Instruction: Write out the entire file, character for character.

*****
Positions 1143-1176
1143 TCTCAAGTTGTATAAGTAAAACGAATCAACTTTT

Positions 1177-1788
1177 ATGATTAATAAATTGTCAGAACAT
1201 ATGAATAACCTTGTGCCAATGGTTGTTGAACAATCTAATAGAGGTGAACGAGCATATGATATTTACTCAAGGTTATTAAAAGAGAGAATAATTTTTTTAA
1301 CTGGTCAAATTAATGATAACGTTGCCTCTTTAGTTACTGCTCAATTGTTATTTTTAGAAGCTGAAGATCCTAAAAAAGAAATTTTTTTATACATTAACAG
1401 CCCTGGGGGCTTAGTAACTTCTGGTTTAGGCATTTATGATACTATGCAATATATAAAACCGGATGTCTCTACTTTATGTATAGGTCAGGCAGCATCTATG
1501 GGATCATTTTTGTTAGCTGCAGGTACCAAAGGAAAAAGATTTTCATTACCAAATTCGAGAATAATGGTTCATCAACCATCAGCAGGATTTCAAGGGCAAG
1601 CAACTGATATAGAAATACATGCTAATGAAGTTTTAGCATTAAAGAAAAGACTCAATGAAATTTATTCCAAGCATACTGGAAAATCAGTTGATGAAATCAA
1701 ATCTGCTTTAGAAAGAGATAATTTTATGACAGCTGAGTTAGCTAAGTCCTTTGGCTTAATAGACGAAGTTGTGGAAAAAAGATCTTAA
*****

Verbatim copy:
Positions 1143-1176
1143 TCTCAAGTTGTATAAGTAAAACGAATCAACTTTT

Positions 1177-1788
1177 ATGATTAATAAATTGTCAGAACAT
1201 ATGAATAACCTTGTGCCAATGGTTGTTGAACAATCTAATAGAGGTGAACGAGCATATGATATTTACTCAAGGTTATTAAAAGAGAGAATAATTTTTTTAA
1301 CTGGTCAAATTAATGATAACGTTGCCTCTTTAGTTACTGCTCAATTGTTATTTTTAGAAGCTGAAGATCCTAAAAAAGAAATTTTTTTATACATTAACAG
1401 CCCTGGGGGCTTAGTAACTTCTGGTTTAGGCATTTATGATACTATGCAATATATAAAACCGGATGTCTCTACTTTATGTATAGGTCAGGCAGCATCTATG
1501 GGATCATTTTTGTTAGCTGCAGGTACCAAAGGAAAAAGATTTTCATTACCAAATTCGAGAATAATGGTTCATCAACCATCAGCAGGATTTCAAGGGCAAG
1601 CAACTGATATAGAAATACATGCTAATGAAGTTTTAGCATTAAAGAAAAGACTCAATGAAATTTATTCCAAGCATACTGGAAAATCAGTTGATGAAATCAA
1701 ATCTGCTTTAGAAAGAGATAATTTTATGACAGCTGAGTTAGCTAAGTCCTTTGGCTTAATAGACGAAGTTGTGGAAAAAAGATCTTAA